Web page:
Crowdsourcing is a big topic these days. Kickstarter allows people to fund business ideas they believe in. Waze combines GPS navigation with real-time updates from other drivers. Volunteers created and continually update Wikipedia, the vast online encyclopedia. Dividing small amounts of work between many people has powerful effects that positively impact us all.
As the crowdsourcing movement shows us, everyone has the potential to affect change. The trick is finding simple, quick ways for people to lend a hand. All communities have this potential, but actually creating ways to harness this “cognitive surplus” can be difficult. How can you effectively help your community lend a hand in content creation for your organization?
Once you decide to launch an online community, one of the first big decisions you'll have to make is choosing your online community platform. With all the different options, opinions, and information out there, this process can be a bit daunting, to say the least.
SAE International decided to completely revamp its original online member community, with some help from Higher Logic’s Community Management Services. We chatted with Matt Creech, MBA, Director of Membership & Sections from SAE International, to learn more about how SAE has seen better engagement and growth since the launch of its new community, Member Connection.
Take a moment to think back on your career, however long or short it’s been so far. What moments stand out, and who helped you get there?
Everyone hits bumps in the road, no matter how smart, driven or successful they’ve been so far. Think about the straight-A high school student who struggles once they get to college. Or the ambitious entrepreneur, slow to take off. How do you get through those rough times when the future is hazy, you're filled with self doubt or you don’t quite know what you should do?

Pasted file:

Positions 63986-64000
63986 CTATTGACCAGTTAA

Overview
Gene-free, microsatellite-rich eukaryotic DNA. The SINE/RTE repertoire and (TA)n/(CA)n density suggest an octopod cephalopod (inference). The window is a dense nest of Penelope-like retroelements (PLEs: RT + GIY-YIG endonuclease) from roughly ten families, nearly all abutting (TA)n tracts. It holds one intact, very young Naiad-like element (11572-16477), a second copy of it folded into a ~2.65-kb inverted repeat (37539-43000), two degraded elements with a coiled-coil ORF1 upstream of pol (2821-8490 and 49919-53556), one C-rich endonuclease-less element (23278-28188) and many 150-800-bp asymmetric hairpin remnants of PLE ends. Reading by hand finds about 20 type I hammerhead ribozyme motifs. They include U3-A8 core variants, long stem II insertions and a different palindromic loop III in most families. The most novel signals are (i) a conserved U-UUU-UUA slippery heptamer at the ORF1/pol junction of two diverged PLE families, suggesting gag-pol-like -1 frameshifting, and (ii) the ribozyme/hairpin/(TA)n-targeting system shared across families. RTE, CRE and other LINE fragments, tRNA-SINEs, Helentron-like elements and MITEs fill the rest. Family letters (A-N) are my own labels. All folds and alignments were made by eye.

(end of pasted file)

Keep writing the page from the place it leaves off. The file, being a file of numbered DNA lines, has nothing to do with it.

Higher Logic has some great news! Call it a late new year's resolution if you will, but we have decided to bring back the Top Ten.
We know that you're busy and that the internet is a big place, so we have done all of the heavy lifting (or should I say reading) for you and have collected some of the best advice from around the web and put it all in one spot!
You and your team spent a lot of time and energy either creating a new community or revamping your existing community. It’s time for celebration -- and getting people online, engaging. There are many ways to energize a community and bring in some fun, from creating exciting banners to hosting offline events.
Conferences are the perfect time to introduce your members to a new or relaunched community. We compiled a list of some of the most successful, fun and creative ways to get your members engaged with the community before, during and after your annual conference. You don’t get everyone’s rapt attention often, so it’s time to make the most of the opportunity.
We’re getting even more creative at our new Higher Logic headquarters in Arlington, VA. Last week we co-hosted our first art show with Barbara Hawthorn Interiors, Ltd., featuring local artist Jason Kampf. Special thanks to Barbara and her team for their help in making this dream of ours a reality and introducing us to Jason!
A community isn’t just an afterthought for your customers. And it isn’t only valuable once the deal is sealed and you sold them your product or services. Communities can support both you, your team and your customers throughout the buyers journey; every step of the way, from evaluation, decision, retention and, ultimately, creating customer loyalty.
It’s important to think of your customer relationship as starting long before the first contact. Rather than the transaction solidifying a relationship, it’s the relationship that triggers the transaction -- as it did for this man. A relationship with a potential customer begins before you even know them; in a community, they see how you interact with your current customers and how customers interact with each other.
Higher Logic has helped dozens of companies plan, manage, and grow user groups in the last decade. From that experience, we can definitively say that you can tell a lot about a company by how they view their user group (or the idea of starting a user group if they don't have one).